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Review: Au service secret de Marie-Antoinette by Frédéric Lenormand

This series is pure silly, delightful, ridiculous, over-the-top fun.


It's not great literature by any means - if anything, it's very simplistic, almost obvious writing; the dialogue is absolutely ridiculous; everything happens so fast it's hardly believable; and the characters fall into the most obvious traps, say the most ridiculous things, and are some pretty bad amateur detectives. Any halfwit criminal would see them coming from a mile out and get rid of them within the first twenty pages. Luckily for them, the criminals are also absolutely silly and leave clues so obvious littered all over the ground as they go that it would make Hercule Poirot despair of the criminal class entirely.


But, who cares - it's so much fun.


Marie-Antoinette is painted as an expert of the double-bluff, successfully convincing everyone around her - her honestly, shockingly stupid husband Louis XVI and his alarmingly incompetent ministers - that she is a silly, frivolous woman who spends a fortune on her hairstyles and her dresses; all while she's cleverly and successfully cooking her books and convincing her hairstylist Léonard Autier and her seamstress Rose Bertin (the two main characters of each book; the amateur detectives Marie-Antoinette charges with her secret missions which have been, thus far, to recover a priceless lost treasure so that Marie-Antoinette can make some money in secret from her husband and his ministers to solve the pressing problems of France's diplomacy and lack of bread) to present her with outrageously high bills of service so that she can secretly equip and pay for France's network of spies abroad and her own 'secret service'. She's trained up a team of carrier pigeons to stay in contact with her agents around France and Europe without going through the postal service. It's a conceit that on the face of it is absolutely ridiculous, but it's so funny it ends up working.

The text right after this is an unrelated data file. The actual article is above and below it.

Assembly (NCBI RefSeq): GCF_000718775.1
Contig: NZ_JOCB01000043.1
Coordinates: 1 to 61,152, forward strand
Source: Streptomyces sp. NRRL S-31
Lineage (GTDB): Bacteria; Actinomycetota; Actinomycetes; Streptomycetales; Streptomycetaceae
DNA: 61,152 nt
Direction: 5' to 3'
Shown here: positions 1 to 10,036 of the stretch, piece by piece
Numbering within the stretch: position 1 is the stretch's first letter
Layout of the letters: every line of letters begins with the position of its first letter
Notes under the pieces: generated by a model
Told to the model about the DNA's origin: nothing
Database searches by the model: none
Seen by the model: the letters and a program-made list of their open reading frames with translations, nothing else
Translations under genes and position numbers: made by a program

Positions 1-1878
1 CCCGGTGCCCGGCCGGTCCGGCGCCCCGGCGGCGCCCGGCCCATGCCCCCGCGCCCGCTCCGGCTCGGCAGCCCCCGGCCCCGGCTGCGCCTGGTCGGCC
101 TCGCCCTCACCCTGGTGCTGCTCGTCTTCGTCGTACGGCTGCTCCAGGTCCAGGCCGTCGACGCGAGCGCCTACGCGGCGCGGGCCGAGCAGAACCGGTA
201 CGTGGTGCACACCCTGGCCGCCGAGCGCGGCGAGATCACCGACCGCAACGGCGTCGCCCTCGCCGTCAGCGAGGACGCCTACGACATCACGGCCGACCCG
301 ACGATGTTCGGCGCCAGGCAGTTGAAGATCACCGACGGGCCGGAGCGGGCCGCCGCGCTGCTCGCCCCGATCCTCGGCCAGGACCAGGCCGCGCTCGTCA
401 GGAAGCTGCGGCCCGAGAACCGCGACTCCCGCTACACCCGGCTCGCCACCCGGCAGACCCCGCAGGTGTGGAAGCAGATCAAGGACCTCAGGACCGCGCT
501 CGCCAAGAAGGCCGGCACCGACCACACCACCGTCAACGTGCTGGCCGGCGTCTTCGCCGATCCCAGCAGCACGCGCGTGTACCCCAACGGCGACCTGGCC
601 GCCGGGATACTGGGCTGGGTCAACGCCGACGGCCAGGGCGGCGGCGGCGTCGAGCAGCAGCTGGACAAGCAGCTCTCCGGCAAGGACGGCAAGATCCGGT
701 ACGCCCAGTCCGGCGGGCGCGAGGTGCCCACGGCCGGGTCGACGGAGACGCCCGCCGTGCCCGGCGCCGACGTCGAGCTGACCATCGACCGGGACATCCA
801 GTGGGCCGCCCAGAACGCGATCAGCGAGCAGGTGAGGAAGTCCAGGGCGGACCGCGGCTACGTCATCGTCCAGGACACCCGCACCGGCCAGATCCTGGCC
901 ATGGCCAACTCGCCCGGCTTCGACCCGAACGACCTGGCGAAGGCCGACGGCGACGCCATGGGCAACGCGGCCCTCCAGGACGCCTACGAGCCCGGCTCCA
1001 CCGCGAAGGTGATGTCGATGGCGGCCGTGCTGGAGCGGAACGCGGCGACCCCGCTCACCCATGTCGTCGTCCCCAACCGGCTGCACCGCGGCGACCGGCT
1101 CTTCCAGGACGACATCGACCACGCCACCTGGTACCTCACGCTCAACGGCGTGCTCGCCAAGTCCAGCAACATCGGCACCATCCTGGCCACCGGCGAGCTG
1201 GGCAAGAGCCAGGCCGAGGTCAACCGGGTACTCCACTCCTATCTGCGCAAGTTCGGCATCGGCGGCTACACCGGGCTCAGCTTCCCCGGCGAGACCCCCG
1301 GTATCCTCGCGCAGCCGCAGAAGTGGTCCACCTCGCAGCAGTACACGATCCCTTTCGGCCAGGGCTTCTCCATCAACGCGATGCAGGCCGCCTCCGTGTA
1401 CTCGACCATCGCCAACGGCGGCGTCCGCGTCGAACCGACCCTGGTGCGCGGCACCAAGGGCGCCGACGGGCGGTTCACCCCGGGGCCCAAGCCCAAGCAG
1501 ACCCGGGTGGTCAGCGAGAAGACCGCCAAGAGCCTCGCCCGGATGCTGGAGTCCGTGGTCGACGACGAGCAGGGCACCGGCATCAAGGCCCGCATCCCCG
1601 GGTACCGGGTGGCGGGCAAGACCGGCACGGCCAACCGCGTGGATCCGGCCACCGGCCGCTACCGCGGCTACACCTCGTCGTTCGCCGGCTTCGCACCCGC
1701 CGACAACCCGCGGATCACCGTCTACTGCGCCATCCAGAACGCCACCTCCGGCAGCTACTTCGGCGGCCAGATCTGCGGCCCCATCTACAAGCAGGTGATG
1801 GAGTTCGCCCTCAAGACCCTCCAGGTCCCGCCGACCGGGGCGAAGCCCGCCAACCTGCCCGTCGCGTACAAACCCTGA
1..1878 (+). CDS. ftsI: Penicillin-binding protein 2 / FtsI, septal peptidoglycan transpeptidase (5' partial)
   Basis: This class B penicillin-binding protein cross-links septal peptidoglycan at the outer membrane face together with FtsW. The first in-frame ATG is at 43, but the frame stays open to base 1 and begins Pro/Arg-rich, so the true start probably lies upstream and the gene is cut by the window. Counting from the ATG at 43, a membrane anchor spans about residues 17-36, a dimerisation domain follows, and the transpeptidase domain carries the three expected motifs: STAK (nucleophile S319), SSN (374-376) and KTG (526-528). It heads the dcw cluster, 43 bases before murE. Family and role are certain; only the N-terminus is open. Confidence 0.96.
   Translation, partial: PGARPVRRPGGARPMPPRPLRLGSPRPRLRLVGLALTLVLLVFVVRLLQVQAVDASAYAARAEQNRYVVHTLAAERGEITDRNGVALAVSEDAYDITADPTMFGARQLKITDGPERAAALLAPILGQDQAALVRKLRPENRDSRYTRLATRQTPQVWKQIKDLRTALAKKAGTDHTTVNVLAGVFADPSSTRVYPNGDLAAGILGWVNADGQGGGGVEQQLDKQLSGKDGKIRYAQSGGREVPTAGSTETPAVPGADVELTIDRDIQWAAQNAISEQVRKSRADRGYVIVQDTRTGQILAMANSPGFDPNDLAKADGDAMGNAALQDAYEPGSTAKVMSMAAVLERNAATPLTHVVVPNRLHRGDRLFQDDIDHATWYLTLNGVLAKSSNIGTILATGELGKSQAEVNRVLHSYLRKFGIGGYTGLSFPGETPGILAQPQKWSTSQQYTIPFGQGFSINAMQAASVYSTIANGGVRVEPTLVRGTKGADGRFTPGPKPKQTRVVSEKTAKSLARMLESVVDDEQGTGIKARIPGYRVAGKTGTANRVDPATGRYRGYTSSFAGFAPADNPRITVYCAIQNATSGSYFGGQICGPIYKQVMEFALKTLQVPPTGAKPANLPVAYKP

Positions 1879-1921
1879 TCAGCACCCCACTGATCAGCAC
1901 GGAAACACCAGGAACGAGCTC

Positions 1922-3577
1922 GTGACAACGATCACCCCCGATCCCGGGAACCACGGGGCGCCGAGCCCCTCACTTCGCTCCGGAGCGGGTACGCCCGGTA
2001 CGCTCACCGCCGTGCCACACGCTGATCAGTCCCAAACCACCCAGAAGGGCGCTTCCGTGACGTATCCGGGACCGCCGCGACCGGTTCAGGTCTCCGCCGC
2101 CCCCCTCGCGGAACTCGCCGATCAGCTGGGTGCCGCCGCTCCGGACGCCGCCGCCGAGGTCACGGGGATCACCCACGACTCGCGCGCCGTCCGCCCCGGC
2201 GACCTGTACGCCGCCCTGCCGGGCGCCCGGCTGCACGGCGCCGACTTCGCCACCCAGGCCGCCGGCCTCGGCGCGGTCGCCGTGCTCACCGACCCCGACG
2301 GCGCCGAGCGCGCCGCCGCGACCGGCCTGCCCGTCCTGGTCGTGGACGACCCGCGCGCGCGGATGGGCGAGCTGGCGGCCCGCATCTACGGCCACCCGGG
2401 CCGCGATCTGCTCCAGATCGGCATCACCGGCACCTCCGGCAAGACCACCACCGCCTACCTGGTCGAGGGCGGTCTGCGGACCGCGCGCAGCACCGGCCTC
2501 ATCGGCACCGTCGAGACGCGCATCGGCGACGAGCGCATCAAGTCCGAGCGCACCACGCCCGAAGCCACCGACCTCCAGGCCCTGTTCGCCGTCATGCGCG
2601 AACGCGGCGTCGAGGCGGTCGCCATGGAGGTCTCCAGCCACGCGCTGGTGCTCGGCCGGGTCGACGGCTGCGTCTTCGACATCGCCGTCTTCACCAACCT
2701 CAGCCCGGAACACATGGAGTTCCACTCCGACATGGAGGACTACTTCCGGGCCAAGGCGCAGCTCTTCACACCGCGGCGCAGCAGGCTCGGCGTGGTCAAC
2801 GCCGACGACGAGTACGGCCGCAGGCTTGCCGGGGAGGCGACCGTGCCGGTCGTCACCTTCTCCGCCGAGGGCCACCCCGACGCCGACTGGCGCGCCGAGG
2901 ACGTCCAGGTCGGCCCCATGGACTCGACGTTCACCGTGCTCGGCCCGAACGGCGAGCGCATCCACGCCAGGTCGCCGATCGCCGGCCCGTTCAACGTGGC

Ultimately, I think that's what makes this series work - Lenormand leans into the silliness and the ridiculousness of what he's writing, and never tries to pass it off as anything other than pure, over-the-top escapist fantasy. He isn't trying to write a serious detective novel about Marie-Antoinette's secret service, and because he doesn't take himself or his characters or his writing too seriously, you can properly enjoy the silliness without feeling like you have to wade through any disconnect between the story and the writing. The characters are just as over-the-top as the mysteries they have to solve, which are convoluted, ridiculous, twisty and ultimately resolve themselves fairly easily - Léonard and Rose go off on a wild goose chase, follow a few dead ends, and then, somewhat miraculously, stumble on the resolution, recover the lost treasure, and then end the novel bickering about who's the better detective.